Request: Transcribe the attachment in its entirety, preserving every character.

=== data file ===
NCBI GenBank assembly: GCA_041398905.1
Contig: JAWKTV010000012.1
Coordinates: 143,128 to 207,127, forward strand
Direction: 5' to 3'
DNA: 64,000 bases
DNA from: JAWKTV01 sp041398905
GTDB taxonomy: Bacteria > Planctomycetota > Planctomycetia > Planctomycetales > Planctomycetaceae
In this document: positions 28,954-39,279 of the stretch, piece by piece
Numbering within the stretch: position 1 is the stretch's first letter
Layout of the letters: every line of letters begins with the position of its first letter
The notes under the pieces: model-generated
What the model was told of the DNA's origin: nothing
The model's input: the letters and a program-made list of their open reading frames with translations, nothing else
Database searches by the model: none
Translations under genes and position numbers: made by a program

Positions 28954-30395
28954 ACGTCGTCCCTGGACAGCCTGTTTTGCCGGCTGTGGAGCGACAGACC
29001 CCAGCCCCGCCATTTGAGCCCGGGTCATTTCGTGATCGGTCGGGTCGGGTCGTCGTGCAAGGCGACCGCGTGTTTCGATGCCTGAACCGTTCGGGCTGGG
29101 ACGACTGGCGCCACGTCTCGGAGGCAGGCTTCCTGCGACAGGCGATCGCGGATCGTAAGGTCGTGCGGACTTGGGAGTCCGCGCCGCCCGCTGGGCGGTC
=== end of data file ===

NCBI GenBank assembly: GCA_041398905.1
Contig: JAWKTV010000012.1
Coordinates: 143,128 to 207,127, forward strand
Direction: 5' to 3'
DNA: 64,000 bases
DNA from: JAWKTV01 sp041398905
GTDB taxonomy: Bacteria > Planctomycetota > Planctomycetia > Planctomycetales > Planctomycetaceae
In this document: positions 28,954-39,279 of the stretch, piece by piece
Numbering within the stretch: position 1 is the stretch's first letter
Layout of the letters: every line of letters begins with the position of its first letter
The notes under the pieces: model-generated
What the model was told of the DNA's origin: nothing
The model's input: the letters and a program-made list of their open reading frames with translations, nothing else
Database searches by the model: none
Translations under genes and position numbers: made by a program

Positions 28954-30395
28954 ACGTCGTCCCTGGACAGCCTGTTTTGCCGGCTGTGGAGCGACAGACC
29001 CCAGCCCCGCCATTTGAGCCCGGGTCATTTCGTGATCGGTCGGGTCGGGTCGTCGTGCAAGGCGACCGCGTGTTTCGATGCCTGAACCGTTCGGGCTGGG
29101 ACGACTGGCGCCACGTCTCGGAGGCAGGCTTCCTGCGACAGGCGATCGCGGATCGTAAGGTCGTGCGGACTTGGGAGTCCGCGCCGCCCGCTGGGCGGTC